SIKA Studios is a network of creatives, built from the underground up. Combining skate and graffiti culture with hip hop, grime and other underground musical genres, SIKA Studios are celebrating their 10th birthday this year. 

As well as putting a spotlight on a number of homegrown artists over the past decade through their live events and SIKA Records label, SIKA Studios have also become renowned for their travelling festival stage – where the team have quite literally created a platform for underground artists, across a range of underground hip hop, grime, bassline, drum and bass and more.

the team have quite literally created a platform for underground artists, across a range of underground hip hop, grime, bassline, drum and bass and more

The SIKA Studios stage doubles as a working skate ramp, with skateboarders showing off their skills between (and sometimes during) sets from SIKA records artists and their extended family. After another successful stint at Balter Festival last month and with NASS festival coming up this weekend, SIKA Studios founder Chris explains how SIKA was born and what’s in store for the rest of the summer:

‘SIKA started because I was looking around me and seeing a lot of talent go to waste. There was and still is a lot of talent in the underground scene, whether that’s music or visual arts such as graffiti; but it was seen as more of a negative thing back then. 

I was looking around me and seeing a lot of talent go to wast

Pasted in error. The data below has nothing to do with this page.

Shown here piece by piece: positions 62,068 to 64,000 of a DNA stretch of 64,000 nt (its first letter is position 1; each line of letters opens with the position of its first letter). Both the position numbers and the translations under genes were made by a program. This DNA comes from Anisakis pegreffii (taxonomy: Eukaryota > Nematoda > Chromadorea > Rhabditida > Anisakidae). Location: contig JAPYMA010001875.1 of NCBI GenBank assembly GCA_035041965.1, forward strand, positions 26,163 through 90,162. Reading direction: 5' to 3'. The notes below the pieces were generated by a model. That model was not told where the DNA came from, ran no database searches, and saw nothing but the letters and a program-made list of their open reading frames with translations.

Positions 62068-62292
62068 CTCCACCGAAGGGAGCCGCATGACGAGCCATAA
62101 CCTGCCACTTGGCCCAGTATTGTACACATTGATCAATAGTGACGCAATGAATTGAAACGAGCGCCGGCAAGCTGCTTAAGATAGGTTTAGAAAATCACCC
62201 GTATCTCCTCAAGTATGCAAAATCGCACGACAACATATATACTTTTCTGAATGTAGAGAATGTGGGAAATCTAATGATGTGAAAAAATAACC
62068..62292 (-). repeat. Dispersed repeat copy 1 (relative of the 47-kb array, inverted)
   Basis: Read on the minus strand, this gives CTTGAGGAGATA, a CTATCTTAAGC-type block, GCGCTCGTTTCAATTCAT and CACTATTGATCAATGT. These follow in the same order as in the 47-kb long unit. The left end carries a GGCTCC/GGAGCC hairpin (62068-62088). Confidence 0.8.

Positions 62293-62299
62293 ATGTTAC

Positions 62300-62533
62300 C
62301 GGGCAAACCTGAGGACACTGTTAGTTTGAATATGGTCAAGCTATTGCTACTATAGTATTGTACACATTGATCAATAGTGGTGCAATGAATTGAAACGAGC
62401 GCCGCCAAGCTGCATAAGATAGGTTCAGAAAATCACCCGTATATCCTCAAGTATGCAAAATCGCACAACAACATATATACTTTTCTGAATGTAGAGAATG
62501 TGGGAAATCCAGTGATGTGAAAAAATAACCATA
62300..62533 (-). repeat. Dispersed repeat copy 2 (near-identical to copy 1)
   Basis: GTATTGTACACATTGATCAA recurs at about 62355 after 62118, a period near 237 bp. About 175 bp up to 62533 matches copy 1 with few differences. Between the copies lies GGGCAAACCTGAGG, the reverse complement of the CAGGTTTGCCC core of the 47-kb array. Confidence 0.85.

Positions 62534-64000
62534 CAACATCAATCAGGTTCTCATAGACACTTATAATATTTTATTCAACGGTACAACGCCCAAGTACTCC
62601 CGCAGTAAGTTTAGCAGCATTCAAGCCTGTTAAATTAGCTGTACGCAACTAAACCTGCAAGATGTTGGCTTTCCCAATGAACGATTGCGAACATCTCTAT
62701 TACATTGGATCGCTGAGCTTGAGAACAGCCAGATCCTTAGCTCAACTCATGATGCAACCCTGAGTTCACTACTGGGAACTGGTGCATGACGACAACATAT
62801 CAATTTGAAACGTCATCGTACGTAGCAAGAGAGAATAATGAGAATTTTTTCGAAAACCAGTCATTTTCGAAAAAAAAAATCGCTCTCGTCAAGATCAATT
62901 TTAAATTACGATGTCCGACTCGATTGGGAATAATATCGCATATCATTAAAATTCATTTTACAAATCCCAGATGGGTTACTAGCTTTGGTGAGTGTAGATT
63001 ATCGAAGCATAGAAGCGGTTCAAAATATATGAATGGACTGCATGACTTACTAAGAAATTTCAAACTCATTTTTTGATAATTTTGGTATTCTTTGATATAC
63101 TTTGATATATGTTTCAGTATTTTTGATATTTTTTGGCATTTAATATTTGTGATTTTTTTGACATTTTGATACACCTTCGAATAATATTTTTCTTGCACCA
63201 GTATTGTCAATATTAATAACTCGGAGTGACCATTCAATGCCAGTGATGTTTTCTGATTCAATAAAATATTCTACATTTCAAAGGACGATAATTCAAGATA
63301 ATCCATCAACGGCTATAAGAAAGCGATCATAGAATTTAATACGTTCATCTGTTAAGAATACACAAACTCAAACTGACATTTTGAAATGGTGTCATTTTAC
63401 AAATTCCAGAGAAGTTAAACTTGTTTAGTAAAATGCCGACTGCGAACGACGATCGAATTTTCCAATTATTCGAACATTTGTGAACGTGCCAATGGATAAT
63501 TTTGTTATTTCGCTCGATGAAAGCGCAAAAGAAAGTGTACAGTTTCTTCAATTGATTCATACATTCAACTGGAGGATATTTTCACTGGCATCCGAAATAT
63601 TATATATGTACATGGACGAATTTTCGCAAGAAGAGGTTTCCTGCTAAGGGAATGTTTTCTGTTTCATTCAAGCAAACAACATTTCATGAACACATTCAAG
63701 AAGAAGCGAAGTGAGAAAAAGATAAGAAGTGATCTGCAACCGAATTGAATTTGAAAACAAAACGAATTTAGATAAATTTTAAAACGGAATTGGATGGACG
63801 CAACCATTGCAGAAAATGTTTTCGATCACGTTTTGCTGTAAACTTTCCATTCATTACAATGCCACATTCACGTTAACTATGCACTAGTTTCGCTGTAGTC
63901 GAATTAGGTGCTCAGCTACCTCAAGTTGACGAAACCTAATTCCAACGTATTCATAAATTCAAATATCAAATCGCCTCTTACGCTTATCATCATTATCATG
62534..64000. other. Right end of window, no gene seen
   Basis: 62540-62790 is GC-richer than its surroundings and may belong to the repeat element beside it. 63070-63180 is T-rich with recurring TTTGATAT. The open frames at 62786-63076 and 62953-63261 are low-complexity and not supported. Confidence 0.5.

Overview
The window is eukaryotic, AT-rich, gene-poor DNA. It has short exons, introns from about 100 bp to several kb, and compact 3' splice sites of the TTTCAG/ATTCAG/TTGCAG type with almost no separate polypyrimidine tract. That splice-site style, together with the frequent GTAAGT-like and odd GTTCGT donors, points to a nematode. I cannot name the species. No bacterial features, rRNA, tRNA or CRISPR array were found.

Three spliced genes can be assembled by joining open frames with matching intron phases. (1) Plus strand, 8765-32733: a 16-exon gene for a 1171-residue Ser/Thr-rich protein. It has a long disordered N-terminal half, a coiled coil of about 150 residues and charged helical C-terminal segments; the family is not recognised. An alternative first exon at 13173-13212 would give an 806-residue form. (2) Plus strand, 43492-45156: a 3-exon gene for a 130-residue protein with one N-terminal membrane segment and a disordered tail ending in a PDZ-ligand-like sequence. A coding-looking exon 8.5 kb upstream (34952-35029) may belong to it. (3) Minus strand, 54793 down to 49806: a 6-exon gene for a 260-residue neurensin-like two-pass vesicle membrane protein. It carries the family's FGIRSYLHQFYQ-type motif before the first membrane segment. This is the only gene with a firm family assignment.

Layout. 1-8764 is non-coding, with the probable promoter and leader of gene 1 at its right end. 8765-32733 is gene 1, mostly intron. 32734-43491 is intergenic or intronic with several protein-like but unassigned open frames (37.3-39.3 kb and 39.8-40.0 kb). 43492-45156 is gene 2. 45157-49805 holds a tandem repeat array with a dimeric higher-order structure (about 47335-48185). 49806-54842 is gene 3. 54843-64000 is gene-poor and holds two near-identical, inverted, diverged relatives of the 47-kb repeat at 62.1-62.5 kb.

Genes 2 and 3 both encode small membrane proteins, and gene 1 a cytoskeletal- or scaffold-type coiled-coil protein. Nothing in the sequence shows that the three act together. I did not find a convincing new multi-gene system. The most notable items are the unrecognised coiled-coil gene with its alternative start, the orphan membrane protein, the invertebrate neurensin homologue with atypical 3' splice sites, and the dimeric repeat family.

‘I wanted to flip the whole thing on its head so that people could make a living from what they love doing. That’s when SIKA was born. We sparked a lot of new connections and ideas, in hip hop in particular, and quickly became an important platform within the rebirth of the UK hip hop movement.’

interview with Sika Studios founder Chris

Amongst the clothing brand, graffiti and record label, one of SIKA’s most-loved conquests is their festival stages, which are famed for bringing an element of underground UK hip hop to festivals catered to all audiences.

‘We started putting on the SIKA stages because I felt when I was going to festivals that there was a huge gap in the market for underground hip hop and urban music in general. I was really enjoying the vibes and atmosphere at festivals, but the music wasn’t really doing it for me.

‘We were given the opportunity for our first ever festival stage at Aeon Festival, which is unfortunately not around anymore. They gave us a budget and a tent and we ended up putting on what I now know to be the first UK hip hop stage at a festival. That was probably around nine years ago now.

As hip hop was starting to level out, grime was really starting to blow up, which is something we have been involved in for a long time too.

‘It’s been a great experience to have been at the forefront of UK hip hop for all those years. But unfortunately, as with a lot of genres of music, it peaked and has now kind of dipped off, but thankfully we have always been quite diverse with the genres we are involved with. As hip hop was starting to level out, grime was really starting to blow up, which is something we have been involved in for a long time too.’

Sika Studios clothing brand and festival stage

With Balter Festival and NASS now a regular fixture in the SIKA summer calendar, Chris breaks down what you can expect to see from the SIKA stage at either festival.